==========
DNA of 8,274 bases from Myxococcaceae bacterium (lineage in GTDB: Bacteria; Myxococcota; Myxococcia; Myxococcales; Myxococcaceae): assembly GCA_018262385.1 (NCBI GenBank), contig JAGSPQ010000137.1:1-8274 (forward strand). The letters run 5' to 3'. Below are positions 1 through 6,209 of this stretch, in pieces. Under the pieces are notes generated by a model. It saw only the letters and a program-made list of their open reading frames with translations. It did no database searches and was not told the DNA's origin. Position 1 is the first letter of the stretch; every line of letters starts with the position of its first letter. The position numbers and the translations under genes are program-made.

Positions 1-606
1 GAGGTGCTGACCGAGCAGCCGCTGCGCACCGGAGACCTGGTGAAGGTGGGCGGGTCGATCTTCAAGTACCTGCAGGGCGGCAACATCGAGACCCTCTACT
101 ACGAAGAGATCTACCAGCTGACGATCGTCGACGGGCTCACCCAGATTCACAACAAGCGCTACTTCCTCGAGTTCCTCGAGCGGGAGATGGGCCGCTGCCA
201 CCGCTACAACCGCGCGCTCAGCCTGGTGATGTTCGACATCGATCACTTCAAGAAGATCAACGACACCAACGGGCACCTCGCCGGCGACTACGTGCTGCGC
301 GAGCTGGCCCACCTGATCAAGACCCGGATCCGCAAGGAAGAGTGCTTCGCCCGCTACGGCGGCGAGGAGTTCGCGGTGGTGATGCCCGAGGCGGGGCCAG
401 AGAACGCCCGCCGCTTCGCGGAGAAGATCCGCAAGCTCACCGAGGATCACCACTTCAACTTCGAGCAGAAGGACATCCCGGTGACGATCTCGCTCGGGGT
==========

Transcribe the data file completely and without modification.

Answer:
DNA of 8,274 bases from Myxococcaceae bacterium (lineage in GTDB: Bacteria; Myxococcota; Myxococcia; Myxococcales; Myxococcaceae): assembly GCA_018262385.1 (NCBI GenBank), contig JAGSPQ010000137.1:1-8274 (forward strand). The letters run 5' to 3'. Below are positions 1 through 6,209 of this stretch, in pieces. Under the pieces are notes generated by a model. It saw only the letters and a program-made list of their open reading frames with translations. It did no database searches and was not told the DNA's origin. Position 1 is the first letter of the stretch; every line of letters starts with the position of its first letter. The position numbers and the translations under genes are program-made.

Positions 1-606
1 GAGGTGCTGACCGAGCAGCCGCTGCGCACCGGAGACCTGGTGAAGGTGGGCGGGTCGATCTTCAAGTACCTGCAGGGCGGCAACATCGAGACCCTCTACT
101 ACGAAGAGATCTACCAGCTGACGATCGTCGACGGGCTCACCCAGATTCACAACAAGCGCTACTTCCTCGAGTTCCTCGAGCGGGAGATGGGCCGCTGCCA
201 CCGCTACAACCGCGCGCTCAGCCTGGTGATGTTCGACATCGATCACTTCAAGAAGATCAACGACACCAACGGGCACCTCGCCGGCGACTACGTGCTGCGC
301 GAGCTGGCCCACCTGATCAAGACCCGGATCCGCAAGGAAGAGTGCTTCGCCCGCTACGGCGGCGAGGAGTTCGCGGTGGTGATGCCCGAGGCGGGGCCAG
401 AGAACGCCCGCCGCTTCGCGGAGAAGATCCGCAAGCTCACCGAGGATCACCACTTCAACTTCGAGCAGAAGGACATCCCGGTGACGATCTCGCTCGGGGT